2 Cl + Ca ( OH ) 2   CaCl 2 ( leakage ) + 2 OH
When high amounts of sulfates are present, the reaction of aluminate and calcium sulfates forms ettringite and monosulfate. Washing with water is the easiest solution to remove chlorides and sulfates, but it does not remove bound chlorides. To remove chlorides further, thermal treatments such as sintering, roasting and calcination have been tested. A single technique was not sufficient for maximum removal. A combination of thermal treatment and washing was able to remove about 90% of chlorides [35].

5.3. Heavy Metals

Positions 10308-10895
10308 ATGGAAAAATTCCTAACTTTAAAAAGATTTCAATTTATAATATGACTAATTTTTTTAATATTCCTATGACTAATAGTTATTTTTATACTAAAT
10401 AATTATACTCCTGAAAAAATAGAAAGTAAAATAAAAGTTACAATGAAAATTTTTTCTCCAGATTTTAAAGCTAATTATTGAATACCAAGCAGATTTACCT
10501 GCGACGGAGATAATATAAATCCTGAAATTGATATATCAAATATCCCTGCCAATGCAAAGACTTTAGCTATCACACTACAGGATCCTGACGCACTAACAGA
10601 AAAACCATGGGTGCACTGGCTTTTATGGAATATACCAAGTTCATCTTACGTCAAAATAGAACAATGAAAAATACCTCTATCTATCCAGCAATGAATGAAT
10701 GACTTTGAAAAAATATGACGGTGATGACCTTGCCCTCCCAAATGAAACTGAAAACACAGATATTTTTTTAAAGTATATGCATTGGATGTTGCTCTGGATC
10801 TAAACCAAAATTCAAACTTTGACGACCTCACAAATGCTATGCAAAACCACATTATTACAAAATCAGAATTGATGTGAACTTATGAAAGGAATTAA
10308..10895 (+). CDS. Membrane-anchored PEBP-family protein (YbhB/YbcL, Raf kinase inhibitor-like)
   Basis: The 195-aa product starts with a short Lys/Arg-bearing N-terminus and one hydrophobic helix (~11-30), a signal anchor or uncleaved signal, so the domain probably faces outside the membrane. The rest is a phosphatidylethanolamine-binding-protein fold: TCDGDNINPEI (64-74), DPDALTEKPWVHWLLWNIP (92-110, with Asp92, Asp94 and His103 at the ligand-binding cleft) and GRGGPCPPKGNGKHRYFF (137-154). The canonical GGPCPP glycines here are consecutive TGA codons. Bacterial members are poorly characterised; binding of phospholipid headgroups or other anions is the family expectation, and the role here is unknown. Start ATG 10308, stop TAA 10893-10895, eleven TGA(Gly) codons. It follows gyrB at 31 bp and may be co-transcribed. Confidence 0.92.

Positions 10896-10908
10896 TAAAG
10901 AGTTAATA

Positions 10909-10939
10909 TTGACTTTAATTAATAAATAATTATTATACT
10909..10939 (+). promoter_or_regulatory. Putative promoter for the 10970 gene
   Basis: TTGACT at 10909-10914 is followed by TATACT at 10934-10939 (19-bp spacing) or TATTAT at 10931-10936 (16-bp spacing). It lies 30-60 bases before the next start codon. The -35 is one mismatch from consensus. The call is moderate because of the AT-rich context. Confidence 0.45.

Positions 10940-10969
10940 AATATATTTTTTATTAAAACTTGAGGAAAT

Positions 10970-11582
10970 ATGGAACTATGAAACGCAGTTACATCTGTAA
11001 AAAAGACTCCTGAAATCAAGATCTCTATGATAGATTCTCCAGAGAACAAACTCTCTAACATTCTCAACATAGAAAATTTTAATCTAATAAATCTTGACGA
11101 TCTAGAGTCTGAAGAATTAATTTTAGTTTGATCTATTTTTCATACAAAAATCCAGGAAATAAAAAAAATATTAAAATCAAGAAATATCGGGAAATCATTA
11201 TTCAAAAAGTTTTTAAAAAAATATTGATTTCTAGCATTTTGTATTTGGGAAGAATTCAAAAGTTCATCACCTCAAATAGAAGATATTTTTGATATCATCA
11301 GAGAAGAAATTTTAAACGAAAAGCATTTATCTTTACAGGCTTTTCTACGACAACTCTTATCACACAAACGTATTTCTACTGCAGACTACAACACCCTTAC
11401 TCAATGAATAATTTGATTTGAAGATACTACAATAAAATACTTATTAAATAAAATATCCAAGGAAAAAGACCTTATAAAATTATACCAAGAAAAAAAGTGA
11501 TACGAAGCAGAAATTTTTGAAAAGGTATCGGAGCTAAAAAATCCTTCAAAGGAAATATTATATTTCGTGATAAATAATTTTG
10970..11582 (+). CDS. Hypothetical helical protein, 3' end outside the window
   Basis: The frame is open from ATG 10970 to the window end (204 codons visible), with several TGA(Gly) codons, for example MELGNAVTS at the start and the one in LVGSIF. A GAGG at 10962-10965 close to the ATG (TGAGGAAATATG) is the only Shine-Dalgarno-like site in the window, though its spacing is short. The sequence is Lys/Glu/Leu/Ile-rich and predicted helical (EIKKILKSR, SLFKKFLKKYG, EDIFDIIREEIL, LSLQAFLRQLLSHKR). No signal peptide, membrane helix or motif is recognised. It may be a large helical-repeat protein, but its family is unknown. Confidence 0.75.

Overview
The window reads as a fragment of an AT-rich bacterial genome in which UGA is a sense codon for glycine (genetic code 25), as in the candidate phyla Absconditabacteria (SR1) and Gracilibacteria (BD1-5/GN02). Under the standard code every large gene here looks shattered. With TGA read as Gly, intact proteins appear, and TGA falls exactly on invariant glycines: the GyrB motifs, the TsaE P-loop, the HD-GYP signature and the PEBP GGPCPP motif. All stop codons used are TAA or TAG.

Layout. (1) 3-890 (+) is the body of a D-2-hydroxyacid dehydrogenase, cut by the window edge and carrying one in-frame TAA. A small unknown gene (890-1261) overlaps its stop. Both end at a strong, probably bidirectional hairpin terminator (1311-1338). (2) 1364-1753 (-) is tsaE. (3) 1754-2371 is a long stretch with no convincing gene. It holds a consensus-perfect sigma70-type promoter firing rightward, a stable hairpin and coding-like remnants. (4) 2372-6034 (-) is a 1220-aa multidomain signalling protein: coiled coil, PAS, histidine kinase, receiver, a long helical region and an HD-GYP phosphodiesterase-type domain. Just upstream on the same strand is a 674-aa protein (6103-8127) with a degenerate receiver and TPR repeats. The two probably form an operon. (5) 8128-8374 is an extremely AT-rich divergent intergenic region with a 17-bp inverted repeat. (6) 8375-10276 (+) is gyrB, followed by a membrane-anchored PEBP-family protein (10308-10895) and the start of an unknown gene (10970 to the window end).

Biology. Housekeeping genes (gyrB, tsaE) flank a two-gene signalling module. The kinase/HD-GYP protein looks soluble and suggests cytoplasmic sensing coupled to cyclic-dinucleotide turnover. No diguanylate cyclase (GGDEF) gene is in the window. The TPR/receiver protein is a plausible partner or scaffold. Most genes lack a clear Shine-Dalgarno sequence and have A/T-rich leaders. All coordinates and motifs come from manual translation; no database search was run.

The presence of heavy metals in MSWI ash and its leaching into ground water have been a problem for a long time, since it was landfilled or used as a subbase material in road construction. Many countries are adopting source reduction techniques by limiting the toxic trace metals in different products. The heavy metals usually present in MSWI ash are arsenic (As), barium (Ba), cadmium (Cd), chromium (Cr), copper (Cu), molybdenum (Mo), nickel (Ni), lead (Pb), tin (Sn), antimony (Sb), selenium (Se) and zinc (Zn). The leaching of heavy metals is less affected by the change in bulk composition of ash or operating parameters of the plant [27]. Heavy metals are more cumulated in fly ashes than bottom ashes, except Cu, Cr and Pb due to their low volatilities [33,38]. In Flanders, the leaching of various heavy metals is regulated by a column leaching test done according to CMA/II/A.9.1 based on European Committee for Standardisation/Technical Specification, CEN/TS 14405:2004. Both procedures are different mainly in the maximum particle size (4 mm for CMA/II/A9.1 and 10 mm for CEN/TS 14405:2004) and column diameter (5 cm for CMA and 10 cm for CEN). The utilization of bottom ashes in Flanders is limited by the cumulative release of different species at a liquid to solid ratio of 10, and the limits are specified in VLAREMA (Vlaams reglement betreffende het duurzaam beheer van materiaalkringlopen en afvalstoffen). The round robin test reported by Geurts et al. verified the reproducibility of the test to confirm whether it complies with legal limits, even though the reproducibility of absolute leaching values of Cu and Zn was questionable. To achieve greater reproducibility, they recommend using an identical analysis technique for the eluates [60]. Utilization of bottom ash in Flanders is mainly limited by its Cu, Zn and Pb contents being past allowable limits as can be seen from Table 4. Some of these materials are transported to The Netherlands or Germany where more tolerance for these metals exists [61].